Chloasma – Dark Mask of Pregnancy!

Chloasma

If you have ever heard of the “dark mask of pregnancy” or the “mask of pregnancy” you might be a little confused as to what this cryptic name suggests. Not a literal mask per se, but a change in the skin that can almost give the appearance of a mask, a condition known as chloasma (or melasma). These patches of skin on the face develop a dark appearance and it can almost look as though you are wearing a mask.

While the most common cause of chloasma is sun exposure, hormonal changes can greatly influence how prone you are to getting it. This is why pregnant women and those who have hormone fluctuations caused by birth control bills and hormone replacement therapy are substantially more susceptible to end up with this condition, which can be similar in appearance to hyperpigmentation on face areas.

Thankfully, besides a change in appearance which can certainly cause emotional distress particularly in more severe cases, there are almost no other symptoms associated with chloasma. However, given the sometimes large surface area that it may cover, and its tendency to be symmetrical in nature, this symptom alone can be quite a nuisance.

You will find that often the best remedy for chloasma is simply to let it be. Oftentimes, fading of the appearance of the dark spots will start to occur within a few months of you no longer being pregnant or no longer being treated with or using hormones. This melasma natural treatment of course is more of a long term solution however, and for short term options you may want to consider topicals, peels or laser therapy. For instance, Tri Luma cream has been used in the treatment of this condition and its active ingredient, hydroquinone, has been shown to be very effective in the treatment of chloasma. Combination products like Tri Luma are an inexpensive alternative to the more costly laser therapy and peels (often used as a last resort for melasma treatment) and offer less side effects as well (although skin irritation has been reported in users).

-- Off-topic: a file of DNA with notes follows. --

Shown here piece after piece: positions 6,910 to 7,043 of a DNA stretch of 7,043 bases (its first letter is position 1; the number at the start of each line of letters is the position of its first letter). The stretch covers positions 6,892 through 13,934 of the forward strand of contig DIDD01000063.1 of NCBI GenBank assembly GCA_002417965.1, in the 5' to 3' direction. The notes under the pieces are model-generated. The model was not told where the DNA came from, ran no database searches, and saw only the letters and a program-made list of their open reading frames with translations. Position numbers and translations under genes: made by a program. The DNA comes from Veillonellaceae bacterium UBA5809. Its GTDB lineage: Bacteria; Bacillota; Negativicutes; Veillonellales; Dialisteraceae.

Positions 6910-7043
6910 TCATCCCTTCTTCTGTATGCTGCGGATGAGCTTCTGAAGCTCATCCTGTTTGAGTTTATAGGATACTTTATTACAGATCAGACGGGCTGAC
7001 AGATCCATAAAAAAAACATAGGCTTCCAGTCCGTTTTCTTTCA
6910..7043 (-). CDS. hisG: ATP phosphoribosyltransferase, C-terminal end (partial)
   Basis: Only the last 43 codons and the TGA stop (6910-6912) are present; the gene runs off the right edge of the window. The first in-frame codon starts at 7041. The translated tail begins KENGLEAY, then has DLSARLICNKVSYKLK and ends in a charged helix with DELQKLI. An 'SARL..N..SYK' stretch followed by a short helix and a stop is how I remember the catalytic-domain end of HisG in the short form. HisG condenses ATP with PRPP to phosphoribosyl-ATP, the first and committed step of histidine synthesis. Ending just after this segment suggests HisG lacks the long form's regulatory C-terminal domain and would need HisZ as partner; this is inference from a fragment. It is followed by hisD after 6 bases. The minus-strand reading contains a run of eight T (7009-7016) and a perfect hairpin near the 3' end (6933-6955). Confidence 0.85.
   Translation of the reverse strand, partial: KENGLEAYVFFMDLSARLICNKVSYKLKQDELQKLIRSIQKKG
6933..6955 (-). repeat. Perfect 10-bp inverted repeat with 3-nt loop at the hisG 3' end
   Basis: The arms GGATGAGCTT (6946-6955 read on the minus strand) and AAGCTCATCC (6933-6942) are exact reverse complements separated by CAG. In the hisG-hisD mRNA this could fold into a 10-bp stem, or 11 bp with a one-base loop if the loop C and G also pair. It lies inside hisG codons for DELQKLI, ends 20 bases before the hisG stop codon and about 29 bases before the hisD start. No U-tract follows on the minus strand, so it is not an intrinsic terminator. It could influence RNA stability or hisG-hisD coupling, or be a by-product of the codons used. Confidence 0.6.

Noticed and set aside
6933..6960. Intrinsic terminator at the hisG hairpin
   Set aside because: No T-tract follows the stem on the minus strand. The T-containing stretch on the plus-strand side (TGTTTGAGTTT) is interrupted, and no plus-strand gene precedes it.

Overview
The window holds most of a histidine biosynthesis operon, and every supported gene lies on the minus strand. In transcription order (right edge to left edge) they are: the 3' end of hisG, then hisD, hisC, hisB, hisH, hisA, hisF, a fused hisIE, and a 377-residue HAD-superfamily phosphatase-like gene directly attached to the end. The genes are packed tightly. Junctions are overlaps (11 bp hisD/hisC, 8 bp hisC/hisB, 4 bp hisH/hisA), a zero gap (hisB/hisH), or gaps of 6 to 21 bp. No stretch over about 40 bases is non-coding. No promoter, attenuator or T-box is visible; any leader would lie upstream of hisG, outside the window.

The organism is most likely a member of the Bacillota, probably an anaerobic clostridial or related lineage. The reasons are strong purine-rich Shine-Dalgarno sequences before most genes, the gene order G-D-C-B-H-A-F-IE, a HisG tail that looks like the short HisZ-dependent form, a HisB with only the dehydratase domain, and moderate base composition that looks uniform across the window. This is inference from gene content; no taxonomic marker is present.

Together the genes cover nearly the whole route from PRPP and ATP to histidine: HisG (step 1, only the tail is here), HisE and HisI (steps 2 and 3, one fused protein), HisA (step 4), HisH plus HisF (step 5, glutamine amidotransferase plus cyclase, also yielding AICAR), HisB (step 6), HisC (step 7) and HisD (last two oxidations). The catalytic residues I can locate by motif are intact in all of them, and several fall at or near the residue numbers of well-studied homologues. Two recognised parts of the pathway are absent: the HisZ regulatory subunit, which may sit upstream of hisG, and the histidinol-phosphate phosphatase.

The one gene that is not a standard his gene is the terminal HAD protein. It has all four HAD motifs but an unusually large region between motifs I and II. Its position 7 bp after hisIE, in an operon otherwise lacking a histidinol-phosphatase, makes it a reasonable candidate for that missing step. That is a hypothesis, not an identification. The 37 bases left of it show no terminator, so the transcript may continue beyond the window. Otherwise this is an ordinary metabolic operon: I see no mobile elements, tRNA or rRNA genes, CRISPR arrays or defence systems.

You can talk to your doctor about medications that you are currently taking if you have chloasma. It may be possible to change your dosage, medicine, brand or other variable in order to see if your symptoms improve. Your health care provider will advise you if it’s acceptable to modify or change your medication or hormone therapy to accommodate melasma treatment. You also should consider sunscreen anytime that you might be exposed to the sun. It has been shown that daily use of sunscreen or sunscreen containing products can stave off a case of chloasma.

If you find that medication consultation and change, creams and lotions are providing no relief from this hard to hide ailment, schedule an appointment with your health care provider. He or she may provide alternative treatment options including prescriptions and procedures that may be a more effective tool against your condition.